Your electric service is very reliable, but outages can happen due to animals, trees, wind, car accidents, etc. That's what makes backup power so valuable. During an outage, a home generator charges your electronic devices, keeps your food cold or powers critical medical equipment. Purchasing a home generator can seem a little daunting, however. Here are some tips on choosing the right unit for your needs and operating it safely.
Types of home generators
There are two basic types of home power generation systems available:
Portable generators are fueled by gasoline, diesel or propane. Prices range from about $400 to $1,500, depending on size. Most units vary in size from 1 to 10 kilowatts (kW), with mid-sized sets at about 5 kW being the most popular. Portable units are easy to use. However, they provide limited power and they must be refueled periodically.
Standby units are mounted on a concrete pad outside the home, like an air-conditioning unit. The generator is connected to the home by an automatic transfer switch, which prevents the generator from sending electricity back to the grid. Within seconds after an outage, the generator starts the electric circuits in the home. When power is restored, the generator is automatically disconnected, and it powers down.
Standby units are typically fueled by natural gas. They offer the following benefits:
- Direct link to the gas line; no need for refueling
- Automatic on and off; no manual starting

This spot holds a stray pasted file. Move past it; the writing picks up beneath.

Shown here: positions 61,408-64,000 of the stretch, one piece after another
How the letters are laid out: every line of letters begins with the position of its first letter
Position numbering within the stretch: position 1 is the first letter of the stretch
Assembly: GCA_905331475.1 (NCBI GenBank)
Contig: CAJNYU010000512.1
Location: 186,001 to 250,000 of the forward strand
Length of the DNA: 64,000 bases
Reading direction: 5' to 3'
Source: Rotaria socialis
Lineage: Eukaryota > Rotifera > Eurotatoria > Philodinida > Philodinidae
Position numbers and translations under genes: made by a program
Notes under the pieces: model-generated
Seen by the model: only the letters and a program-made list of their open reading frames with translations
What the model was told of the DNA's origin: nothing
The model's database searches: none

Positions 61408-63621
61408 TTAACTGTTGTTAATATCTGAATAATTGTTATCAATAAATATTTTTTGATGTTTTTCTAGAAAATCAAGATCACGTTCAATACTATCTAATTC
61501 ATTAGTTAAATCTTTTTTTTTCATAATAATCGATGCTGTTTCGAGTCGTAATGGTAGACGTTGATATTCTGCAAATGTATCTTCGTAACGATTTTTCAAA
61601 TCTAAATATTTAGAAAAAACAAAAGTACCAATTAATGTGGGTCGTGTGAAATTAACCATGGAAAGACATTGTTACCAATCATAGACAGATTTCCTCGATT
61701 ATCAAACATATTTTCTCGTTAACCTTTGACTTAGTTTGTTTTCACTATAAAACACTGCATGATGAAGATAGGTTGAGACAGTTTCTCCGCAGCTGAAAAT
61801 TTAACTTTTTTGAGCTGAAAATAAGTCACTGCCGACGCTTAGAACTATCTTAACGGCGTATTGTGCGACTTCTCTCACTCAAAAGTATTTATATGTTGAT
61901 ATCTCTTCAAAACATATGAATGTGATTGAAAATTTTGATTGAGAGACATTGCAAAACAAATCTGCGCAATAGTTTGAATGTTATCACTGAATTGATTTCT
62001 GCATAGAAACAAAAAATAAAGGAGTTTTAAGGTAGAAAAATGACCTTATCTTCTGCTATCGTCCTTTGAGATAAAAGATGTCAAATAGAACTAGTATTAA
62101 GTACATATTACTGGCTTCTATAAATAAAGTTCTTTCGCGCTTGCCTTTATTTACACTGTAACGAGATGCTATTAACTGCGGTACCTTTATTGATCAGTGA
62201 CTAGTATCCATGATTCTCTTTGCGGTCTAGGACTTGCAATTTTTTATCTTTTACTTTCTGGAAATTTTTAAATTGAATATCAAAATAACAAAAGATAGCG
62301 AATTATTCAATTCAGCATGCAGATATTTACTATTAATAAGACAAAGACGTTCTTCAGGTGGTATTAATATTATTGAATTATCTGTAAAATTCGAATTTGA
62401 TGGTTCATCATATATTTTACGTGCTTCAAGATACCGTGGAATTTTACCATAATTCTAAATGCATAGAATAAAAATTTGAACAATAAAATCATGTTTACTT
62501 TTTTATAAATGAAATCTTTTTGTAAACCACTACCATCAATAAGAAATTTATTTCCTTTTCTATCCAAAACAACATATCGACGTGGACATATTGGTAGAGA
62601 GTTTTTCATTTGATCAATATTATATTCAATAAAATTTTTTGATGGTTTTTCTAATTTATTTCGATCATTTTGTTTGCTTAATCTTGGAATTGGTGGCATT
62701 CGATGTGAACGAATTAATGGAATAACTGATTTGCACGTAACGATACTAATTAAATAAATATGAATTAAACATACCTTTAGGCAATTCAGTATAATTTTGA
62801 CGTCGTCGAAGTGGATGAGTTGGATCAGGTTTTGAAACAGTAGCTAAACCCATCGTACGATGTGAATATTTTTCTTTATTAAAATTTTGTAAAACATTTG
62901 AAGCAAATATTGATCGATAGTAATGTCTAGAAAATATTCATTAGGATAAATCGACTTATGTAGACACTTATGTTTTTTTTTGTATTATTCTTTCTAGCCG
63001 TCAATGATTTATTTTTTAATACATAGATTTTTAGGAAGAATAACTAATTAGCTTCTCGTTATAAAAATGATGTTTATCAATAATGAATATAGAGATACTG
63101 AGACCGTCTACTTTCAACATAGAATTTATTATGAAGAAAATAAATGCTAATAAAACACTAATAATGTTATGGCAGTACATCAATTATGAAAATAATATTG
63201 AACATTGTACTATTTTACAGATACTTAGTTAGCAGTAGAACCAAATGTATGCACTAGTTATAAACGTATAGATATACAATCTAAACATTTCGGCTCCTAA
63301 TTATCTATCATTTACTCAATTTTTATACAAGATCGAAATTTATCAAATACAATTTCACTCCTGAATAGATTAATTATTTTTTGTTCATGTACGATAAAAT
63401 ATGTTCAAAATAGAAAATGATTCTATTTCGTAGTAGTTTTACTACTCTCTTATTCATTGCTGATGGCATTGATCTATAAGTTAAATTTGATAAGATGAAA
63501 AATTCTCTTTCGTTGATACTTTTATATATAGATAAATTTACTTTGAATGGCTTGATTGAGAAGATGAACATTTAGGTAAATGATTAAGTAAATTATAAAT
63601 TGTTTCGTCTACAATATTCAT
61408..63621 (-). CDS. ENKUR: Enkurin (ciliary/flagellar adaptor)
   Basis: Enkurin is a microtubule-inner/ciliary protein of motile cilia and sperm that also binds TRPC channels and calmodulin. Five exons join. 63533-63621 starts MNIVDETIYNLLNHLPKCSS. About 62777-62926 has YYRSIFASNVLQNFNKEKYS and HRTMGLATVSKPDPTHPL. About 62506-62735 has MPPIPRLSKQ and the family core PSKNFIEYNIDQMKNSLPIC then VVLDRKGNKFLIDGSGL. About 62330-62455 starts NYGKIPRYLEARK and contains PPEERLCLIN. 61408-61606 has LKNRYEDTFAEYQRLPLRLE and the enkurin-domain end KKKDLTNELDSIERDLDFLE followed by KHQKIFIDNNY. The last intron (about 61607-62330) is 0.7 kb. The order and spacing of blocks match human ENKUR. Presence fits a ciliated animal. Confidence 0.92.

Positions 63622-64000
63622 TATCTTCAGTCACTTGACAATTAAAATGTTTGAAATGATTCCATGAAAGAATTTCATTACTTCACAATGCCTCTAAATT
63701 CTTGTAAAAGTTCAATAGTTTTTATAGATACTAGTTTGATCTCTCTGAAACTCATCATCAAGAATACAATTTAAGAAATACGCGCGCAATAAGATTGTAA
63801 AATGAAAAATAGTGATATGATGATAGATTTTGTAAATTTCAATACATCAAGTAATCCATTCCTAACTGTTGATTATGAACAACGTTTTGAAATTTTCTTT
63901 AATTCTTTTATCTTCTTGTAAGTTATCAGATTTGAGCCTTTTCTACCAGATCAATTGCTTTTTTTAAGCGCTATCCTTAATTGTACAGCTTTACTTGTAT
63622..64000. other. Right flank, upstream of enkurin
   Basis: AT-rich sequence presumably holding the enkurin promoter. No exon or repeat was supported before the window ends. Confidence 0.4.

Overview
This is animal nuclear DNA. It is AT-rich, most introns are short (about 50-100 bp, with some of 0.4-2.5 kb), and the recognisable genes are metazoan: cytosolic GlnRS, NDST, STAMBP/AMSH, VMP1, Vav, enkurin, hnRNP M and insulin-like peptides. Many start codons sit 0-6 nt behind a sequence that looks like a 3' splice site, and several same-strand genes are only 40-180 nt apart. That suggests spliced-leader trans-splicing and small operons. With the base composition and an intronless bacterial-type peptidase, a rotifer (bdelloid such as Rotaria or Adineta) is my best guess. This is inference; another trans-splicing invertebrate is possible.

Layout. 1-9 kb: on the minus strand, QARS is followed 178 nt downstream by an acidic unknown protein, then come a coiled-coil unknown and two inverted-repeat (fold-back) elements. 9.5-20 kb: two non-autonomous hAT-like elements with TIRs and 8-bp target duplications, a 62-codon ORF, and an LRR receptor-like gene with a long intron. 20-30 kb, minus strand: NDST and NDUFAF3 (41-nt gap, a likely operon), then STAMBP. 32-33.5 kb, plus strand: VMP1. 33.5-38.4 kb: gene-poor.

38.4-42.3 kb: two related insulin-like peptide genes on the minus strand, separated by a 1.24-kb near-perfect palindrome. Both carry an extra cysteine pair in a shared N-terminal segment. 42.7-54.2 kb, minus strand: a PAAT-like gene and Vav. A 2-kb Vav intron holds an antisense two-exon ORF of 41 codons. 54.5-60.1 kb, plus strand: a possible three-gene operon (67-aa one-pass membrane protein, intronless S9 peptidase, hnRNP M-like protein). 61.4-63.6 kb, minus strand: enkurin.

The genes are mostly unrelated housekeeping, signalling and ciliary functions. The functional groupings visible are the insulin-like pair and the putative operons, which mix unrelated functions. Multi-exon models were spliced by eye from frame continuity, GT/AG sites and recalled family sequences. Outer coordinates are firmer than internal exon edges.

- Typically higher wattage (W) than portable units
Standby units are more expensive, ranging from $2,000 and up, and must be installed by a qualified local contractor.
Sizing your unit
So, how do you choose the right size generator for your home? The answer depends on what you want to use it for. For powering some lights and several appliances, a small portable unit would work. For long-term protection, including an air-conditioning unit, a standby generator would be the better choice.
Add up the total wattage of the equipment or appliances you wish to run. Check the owner's manual or serial plate for wattage rating. Some appliances, such as refrigerators or dishwashers, have a start-up wattage that is higher than the running wattage. This must be calculated in the total. If no start-up wattage is listed, assume it's three times the running wattage.
For example, refrigerators with freezers draw 700 W of power—with a startup wattage of 2,200 W—and clothes washers draw 650 W with a startup of 2,000 W. Microwaves draw 1,200 W and TVs draw 55 W; neither requires start-up power.
If used properly, generators are a safe and effective means of providing backup power. Follow these tips to help protect your home and family:
- Don't attempt to connect your generator to the electrical system. The electricity you generate can back feed to utility lines, where it can endanger utility service personnel.
- Make sure generators are properly wired for your home.
- Never plug your generator into an outlet.
- Use properly sized and grounded extension cords.
- Proper ventilation is a must for portable generators. Fuel generators produce deadly carbon monoxide fumes.
- Make sure the total electrical load on your generator doesn't exceed the generator's rating.
- Handle fuel carefully. Turn the generator off before refueling and store fuel in a safe location.
- Standby units should be installed by a qualified contractor according to the National Electric Code and local building codes.
Safely connect your portable generator to your home with GenerLink, a meter collar device that makes connecting your generator SAFE and easy! GenerLink allows you the flexibility to select what you want to run using your home's circuit panel and eliminates the use of extension cords.
Contact Beltrami Electric Cooperative to purchase a GenerLink to work with your generator. Learn more here:
With proper selection and operation, you'll have backup power that will keep you safe and comfortable during any outage.